We’re all used to those little reminders from the government dropping through the letterbox. We get letters reminding us to file our self-assessment tax return, or that our car tax is due. It’s perhaps therefore surprising that there’s no default method for sending out reminders that your MOT is due. There are ways you can ask to be sent a reminder but these are opt-in services – you have to actively seek them out and ask to join. So it’s not always obvious when your MOT is due.
Requirements for MOT
The general rule is that vehicles don’t usually need a MOT until they are three years old. That means three years from the date of their first registration, not necessarily three years from the date you bought the car. Some vehicles, like taxis or buses, need a MOT starting from a year of use. This is usually because most vehicles of this type do more mileage than your standard family car, and there is a greater chance of injury to passengers or other road users if the vehicle is dangerous. If you live in Northern Ireland, you don’t need to submit your car for a MOT until it is four years old. There are however discussions about changing this to bring Northern Ireland into line with the rest of the UK.
The easiest way of checking when your MOT is due is by using the official government website. All you need is the car’s registration number. Enter the number, and the website will state the make and colour to check you have entered the correct details. Click to continue, and you’ll be taken to a page showing the vehicle’s current tax and MOT status. Two large boxes at the top of the page will show ticks if the tax and MOT is current. They will also show when the tax and MOT expires on that particular vehicle, which may or may not be on the same date. The website doesn’t update immediately after a new MOT check is carried out. As it can take five days for the website to update, don’t panic if you’ve just had your car’s new certificate and this isn’t reflected online.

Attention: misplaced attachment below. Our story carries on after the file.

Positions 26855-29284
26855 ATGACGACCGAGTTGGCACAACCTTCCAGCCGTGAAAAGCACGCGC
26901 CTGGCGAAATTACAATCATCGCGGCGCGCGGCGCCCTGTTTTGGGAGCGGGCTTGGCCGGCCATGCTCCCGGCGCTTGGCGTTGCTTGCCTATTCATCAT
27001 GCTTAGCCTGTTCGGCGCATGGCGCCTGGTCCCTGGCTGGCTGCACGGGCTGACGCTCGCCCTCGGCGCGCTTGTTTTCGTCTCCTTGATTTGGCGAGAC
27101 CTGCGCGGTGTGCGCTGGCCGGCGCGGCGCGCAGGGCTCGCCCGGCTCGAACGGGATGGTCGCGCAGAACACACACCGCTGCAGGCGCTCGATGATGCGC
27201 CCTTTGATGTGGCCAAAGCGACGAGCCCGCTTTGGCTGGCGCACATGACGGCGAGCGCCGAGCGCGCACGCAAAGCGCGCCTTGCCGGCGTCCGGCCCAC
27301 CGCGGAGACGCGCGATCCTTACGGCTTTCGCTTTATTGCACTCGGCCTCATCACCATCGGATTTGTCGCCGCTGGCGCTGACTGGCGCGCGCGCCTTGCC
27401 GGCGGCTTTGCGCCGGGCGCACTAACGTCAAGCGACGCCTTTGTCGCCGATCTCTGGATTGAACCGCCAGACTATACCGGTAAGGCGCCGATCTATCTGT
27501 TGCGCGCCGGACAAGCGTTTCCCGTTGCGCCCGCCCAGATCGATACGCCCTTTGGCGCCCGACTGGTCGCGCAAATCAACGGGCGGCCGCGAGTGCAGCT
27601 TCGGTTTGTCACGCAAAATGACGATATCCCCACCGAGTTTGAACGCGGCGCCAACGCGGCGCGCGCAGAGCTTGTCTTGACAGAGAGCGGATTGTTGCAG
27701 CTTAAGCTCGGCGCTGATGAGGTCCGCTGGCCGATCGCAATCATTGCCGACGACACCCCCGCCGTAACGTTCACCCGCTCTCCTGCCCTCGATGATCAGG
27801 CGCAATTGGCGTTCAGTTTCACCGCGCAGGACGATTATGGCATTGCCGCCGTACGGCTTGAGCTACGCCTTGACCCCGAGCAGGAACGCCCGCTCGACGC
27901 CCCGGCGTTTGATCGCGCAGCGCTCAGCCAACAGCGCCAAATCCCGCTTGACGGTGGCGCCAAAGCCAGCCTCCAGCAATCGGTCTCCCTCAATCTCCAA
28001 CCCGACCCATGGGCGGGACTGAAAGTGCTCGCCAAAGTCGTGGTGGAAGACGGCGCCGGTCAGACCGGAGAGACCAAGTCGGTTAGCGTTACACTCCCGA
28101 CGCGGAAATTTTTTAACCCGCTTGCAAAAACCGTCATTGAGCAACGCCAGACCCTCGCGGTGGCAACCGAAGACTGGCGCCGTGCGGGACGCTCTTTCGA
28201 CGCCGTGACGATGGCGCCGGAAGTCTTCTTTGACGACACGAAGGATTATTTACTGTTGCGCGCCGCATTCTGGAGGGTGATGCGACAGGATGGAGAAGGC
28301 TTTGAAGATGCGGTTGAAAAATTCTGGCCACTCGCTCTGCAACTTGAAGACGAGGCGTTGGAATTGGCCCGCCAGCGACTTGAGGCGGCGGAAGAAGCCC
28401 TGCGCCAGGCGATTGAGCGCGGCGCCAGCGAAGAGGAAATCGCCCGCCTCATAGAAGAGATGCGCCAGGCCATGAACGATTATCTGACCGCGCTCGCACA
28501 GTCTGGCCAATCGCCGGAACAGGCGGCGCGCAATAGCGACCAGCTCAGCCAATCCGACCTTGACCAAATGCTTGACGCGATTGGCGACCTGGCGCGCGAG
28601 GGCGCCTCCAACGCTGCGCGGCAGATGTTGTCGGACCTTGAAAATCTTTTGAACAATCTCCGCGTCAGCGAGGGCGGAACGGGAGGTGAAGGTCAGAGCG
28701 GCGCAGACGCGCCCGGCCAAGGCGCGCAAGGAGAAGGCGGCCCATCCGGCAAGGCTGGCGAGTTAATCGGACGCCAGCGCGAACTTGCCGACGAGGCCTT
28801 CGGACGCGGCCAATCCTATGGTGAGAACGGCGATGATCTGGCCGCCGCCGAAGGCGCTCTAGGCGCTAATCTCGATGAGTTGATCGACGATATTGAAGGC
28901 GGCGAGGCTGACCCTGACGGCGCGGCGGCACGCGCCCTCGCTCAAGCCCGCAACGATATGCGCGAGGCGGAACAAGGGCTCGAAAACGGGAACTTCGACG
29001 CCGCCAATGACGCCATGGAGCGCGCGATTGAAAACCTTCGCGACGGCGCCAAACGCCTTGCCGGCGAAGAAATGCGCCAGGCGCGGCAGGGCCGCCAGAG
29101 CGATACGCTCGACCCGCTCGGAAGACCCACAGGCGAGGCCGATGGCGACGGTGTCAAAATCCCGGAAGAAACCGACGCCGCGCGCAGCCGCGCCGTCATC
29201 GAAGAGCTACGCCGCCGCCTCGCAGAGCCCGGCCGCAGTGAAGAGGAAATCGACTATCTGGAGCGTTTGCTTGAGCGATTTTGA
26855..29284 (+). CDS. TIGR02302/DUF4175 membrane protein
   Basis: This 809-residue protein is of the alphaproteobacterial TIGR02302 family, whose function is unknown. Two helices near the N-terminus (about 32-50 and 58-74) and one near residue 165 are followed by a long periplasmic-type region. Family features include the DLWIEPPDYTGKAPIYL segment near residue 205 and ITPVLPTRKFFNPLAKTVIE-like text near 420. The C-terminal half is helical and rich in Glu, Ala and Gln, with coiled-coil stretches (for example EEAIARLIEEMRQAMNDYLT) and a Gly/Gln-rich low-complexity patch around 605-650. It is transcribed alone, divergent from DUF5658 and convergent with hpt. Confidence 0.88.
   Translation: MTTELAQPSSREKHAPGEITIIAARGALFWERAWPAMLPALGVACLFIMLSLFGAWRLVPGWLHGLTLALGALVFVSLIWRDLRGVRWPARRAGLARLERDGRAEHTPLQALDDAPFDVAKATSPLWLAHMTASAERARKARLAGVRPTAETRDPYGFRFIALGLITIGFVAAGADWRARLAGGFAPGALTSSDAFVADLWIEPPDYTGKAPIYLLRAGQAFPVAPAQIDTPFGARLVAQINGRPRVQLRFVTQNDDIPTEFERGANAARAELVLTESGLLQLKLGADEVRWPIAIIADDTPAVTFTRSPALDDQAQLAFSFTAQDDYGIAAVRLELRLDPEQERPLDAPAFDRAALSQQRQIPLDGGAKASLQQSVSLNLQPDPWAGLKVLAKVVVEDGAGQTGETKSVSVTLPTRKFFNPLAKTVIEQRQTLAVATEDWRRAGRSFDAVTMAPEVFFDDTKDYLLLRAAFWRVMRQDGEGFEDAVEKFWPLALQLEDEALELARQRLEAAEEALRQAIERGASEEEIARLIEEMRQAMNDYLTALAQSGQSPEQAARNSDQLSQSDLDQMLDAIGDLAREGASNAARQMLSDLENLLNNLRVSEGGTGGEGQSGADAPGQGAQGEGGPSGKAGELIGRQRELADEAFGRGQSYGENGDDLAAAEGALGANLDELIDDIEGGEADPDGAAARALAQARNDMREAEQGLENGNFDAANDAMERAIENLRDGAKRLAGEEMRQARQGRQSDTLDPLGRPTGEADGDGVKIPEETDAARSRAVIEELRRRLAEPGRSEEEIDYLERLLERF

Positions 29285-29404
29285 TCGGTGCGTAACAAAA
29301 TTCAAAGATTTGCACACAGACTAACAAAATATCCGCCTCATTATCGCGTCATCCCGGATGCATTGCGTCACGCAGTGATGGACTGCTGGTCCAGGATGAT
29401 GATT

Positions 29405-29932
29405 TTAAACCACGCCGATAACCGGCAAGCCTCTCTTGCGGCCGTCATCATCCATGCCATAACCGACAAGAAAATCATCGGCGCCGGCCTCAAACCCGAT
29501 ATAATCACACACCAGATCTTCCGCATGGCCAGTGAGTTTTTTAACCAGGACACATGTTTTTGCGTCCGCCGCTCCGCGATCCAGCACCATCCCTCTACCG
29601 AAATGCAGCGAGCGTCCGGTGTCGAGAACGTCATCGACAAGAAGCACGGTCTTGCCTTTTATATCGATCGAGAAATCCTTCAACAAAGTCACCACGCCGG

If you’re the sort of person who forgets appointments regularly, then you can sign up to the government’s text message reminder service. You can only do this if you live in England, Scotland or Wales. People in Northern Ireland still receive a letter in advance of their current MOT expiring. All you need to register is your car’s registration number and a valid mobile phone number or email address. If you sell the car, or have it scrapped, you have to manually unsubscribe from reminders as it doesn’t happen automatically. There’s no fee for this service, just the cost of a standard text message.
Some of the larger garages also keep a record of which cars have had their MOT in a particular month, and will email or text reminders.
Where Can You Get a MOT?
Once you’ve figured out that your car, motorbike or van needs a MOT test, the next decision is about where you have it done. Luckily, you’ve got loads of choice and wherever you live in the UK, you should be able to find somewhere close to home, work or another convenient location.
What sort of places are testing stations?
Garages which are licensed and approved to perform MOT tests are known as testing stations. If a garage, or a mechanic working as a sole trader wishes to register to provide MOTs, they have to go through an approval process. This process is run by the Driver and Vehicle Standards Agency (DVSA) which is a government body. Premises approved for MOT tests display a special sign which is three white triangles on a blue background.
There is a wide range of garages and mechanics approved to run MOT tests. Some are very small, single-mechanic operations in country villages who make their money doing MOTs for every vehicle in the area. In towns and cities, you may have more choice. Large car dealerships which sell new and used cars or offer servicing or body repairs will usually do MOT tests too. Lots of chain mechanics such as Halfords, Kwik-Fit or National Tyres will do MOT tests. In some areas there is also the option of a Council run testing station – the downside to this option is that these places don’t offer any repairs if your car fails. You’d have to take it away, have it repaired, and get it retested elsewhere.
Choosing a MOT testing station
The whole idea behind the MOT test is that it is a standard process, wherever you get it done. In theory, you should get the same service from a tiny independent as from a large chain garage. Most people choose a location which is convenient for either home or work. MOT tests can take around an hour, and you’re free to wait and observe should you wish to do so. Many people however choose to drop their car off in the morning and pick it up on their way home.
One of the advantages of using one of the larger garages for MOT testing is that you can get other things done at the same time. Many customers choose to get their annual service done at the same time as their MOT check. Others ask for their car to be valeted, or just washed. None of this is part of the core MOT test though, and will cost extra.
Price is another factor to consider when it comes to MOT tests. The fee set by the government is just the maximum price which can be charged for a MOT. Garages are free to charge less if they wish to do so. Many of the larger chains choose to discount their MOT costs to attract customers. If you’re having your car serviced or getting new tyres at the same time, you might be able to agree a lower price for the MOT.